After receiving a wide range of entries from 26 New East countries, the New East Photo Prize 2018 is back with a new set of 16 finalists, with projects exploring modern-day witchcraft, graduation albums, legendary cosmonauts, contested territories and more. We caught up with the photographers to find out what drives their work. The exhibition is on display until 2 December at Calvert 22 Foundation.
Furnishing the Sacred by Boglárka Éva Zellei explores the visual language of contemporary Christian communities in Hungary through the lens of immersion baptism. Although the ceremony has existed for more than 2,000 years, each church presents a unique environment for this sacred event, with various settings displaying a range of different approaches towards religious life.
How has the place where you grew up affected your work as a photographer?
My work revolves around Christianity in Hungary and my experience as a young Central Eastern European Christian. I began by exploring how traditions fit into modern culture. I also wanted to show the richness of traditions. I find my personal engagement and experience in religion a tool for empathy.
It feels like you can only be conservative or liberal in Hungary, and it sometimes feels the only way people can understand each other here. We don’t have a culture of discussion, we live in bubbles. I really enjoy meeting people from different spheres of life. I find it inspiring to listen to reflections on my work when I show it to people who grew up in a different cultural environment. Despite, being an active member of the Christian community I chose to take an analytical approach and sometimes be critical in my work.
Where do you find inspiration for the themes of your projects?
My series Furnishing the Sacred came out of my own experience of going to a Free Christian church when I was a kid, and finding photos of baptisms uploaded by community members online. In my other projects I’m inspired by more grassroot approaches, when young Christian people organise alternative events and activities in church. I usually find out about them through personal contacts and online events listings.
Pick one photograph from the project you submitted and tell us something we would have never known about it.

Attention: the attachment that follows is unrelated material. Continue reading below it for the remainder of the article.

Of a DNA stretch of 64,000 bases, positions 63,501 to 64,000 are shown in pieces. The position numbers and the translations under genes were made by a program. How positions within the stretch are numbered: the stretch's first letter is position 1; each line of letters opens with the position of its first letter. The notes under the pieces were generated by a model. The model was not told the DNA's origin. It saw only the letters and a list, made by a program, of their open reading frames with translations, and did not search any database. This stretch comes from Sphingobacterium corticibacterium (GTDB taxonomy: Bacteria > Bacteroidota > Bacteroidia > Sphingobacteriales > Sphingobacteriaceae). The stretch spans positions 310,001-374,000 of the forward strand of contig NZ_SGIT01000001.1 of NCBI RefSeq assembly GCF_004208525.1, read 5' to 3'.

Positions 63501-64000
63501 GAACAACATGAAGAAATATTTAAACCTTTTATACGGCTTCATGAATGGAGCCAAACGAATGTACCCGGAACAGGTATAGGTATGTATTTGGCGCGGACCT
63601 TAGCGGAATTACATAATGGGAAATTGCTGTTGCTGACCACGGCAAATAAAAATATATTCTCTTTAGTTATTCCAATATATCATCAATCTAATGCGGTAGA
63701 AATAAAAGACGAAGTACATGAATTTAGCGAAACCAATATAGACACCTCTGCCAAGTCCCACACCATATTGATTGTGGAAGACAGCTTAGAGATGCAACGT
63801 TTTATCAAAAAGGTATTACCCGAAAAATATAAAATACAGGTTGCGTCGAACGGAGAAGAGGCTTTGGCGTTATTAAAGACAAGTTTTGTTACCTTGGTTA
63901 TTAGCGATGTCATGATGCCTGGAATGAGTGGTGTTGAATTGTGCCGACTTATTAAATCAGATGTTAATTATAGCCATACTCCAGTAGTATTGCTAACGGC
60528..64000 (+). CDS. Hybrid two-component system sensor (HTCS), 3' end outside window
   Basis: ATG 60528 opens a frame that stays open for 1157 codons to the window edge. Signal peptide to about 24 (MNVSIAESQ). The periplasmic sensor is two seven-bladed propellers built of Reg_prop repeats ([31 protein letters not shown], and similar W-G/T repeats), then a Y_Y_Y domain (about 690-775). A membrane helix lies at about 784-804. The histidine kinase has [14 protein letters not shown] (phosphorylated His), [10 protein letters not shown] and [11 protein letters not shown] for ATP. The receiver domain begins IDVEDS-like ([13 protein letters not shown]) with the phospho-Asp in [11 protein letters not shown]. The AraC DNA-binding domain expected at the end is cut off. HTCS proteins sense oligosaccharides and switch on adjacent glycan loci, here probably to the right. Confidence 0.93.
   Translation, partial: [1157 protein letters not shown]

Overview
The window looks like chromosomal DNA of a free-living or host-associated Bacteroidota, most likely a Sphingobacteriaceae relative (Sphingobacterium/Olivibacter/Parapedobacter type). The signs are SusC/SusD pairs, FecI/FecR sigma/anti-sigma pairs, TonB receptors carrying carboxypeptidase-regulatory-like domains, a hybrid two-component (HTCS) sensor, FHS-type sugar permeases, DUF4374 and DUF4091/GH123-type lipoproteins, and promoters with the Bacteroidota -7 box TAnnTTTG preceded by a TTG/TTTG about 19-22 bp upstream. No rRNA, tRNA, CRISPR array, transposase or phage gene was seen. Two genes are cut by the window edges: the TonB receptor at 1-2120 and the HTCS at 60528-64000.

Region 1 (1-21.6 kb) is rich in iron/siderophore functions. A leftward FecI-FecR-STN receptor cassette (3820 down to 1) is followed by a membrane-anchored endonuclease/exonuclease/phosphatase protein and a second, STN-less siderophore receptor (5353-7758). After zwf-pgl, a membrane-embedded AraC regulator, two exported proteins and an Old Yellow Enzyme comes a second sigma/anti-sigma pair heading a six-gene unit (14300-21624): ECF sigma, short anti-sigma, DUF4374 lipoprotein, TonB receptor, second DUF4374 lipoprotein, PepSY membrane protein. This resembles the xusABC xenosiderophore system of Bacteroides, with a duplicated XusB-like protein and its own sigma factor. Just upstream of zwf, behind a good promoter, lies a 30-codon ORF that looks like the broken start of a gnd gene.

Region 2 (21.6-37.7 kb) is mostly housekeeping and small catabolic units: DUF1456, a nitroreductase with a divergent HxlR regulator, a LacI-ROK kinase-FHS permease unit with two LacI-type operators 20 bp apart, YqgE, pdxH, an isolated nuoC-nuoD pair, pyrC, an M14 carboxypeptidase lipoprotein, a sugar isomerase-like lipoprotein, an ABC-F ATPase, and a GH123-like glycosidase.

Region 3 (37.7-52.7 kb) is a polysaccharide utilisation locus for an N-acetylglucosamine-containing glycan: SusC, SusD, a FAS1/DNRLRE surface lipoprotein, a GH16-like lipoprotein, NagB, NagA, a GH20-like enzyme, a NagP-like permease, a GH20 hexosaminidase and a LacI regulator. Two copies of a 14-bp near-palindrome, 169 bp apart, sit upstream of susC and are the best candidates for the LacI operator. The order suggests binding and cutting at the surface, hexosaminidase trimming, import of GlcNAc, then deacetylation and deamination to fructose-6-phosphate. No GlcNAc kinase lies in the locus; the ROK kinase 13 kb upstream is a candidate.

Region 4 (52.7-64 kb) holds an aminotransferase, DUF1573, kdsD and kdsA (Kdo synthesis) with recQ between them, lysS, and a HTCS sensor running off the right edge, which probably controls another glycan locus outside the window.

They needed two men for this event because they baptised 30 people on the day (it’s usually one to ten people per year). The baptism always takes place during a church service. Usually the members of the community take part in singing, playing instruments, or reading poetry. But at this one church the girls performed a dance and two boys performed a rap song. The music was also really energetic — worship songs combined with Roma dance music. The whole event took around three hours. It was really lively. The people who were baptised were so excited and emotionally moved by the experience they almost fainted when they emerged out of the water.
How do you think Instagram is influencing photography?
To be honest, I don’t have an Instagram profile, but nowadays it seems more and more important to have one. I think it influences the way photographers promote themselves, and the process by which critics or curator find fresh works. As a photographer, I imagine it influences not only where you publish your works, but how you photograph. The fact that we mostly see these in a relatively small size can affect the style and qualities of photography. This is a platform where photographers are also able to show behind the scenes of their photos, and maybe by sharing these glimpses, we are demystifying art. It’s easier for the general viewer to get a sneak peak into the “art world”, but artists also have to cope with the ever-growing attention.
What do you think are the most overused tropes in photography?
Exaggerated intimacy; the uncanny, the weird, and bizarre; photographing friends naked; deserted places and broken dreams; borderlands; poor but beautiful people; fact and fiction.
What keeps you motivated as a creative person?
In Budapest there is a very small but active art scene. I’ve witnessed friends’ projects develop and am contintually inspired by other artists. I’ve also been involved in photographing various events and exhibitions, and it motivates me very much. We have many financial, instutitional, and political problems, but it means a lot to take part in projects that nurture a community. Overcoming challenges is also something I find motivating. I’m a member of a Christian movement which is trying to build bridges between gay people, Christian people, and the church. Everything I do is to help this goal. Moreover, I’ve gone on a whole personal journey in developing my projects and becoming a photographer. I’ve had to to really become better at communication; today, my goals as an artist are intervowen with my personal objectives.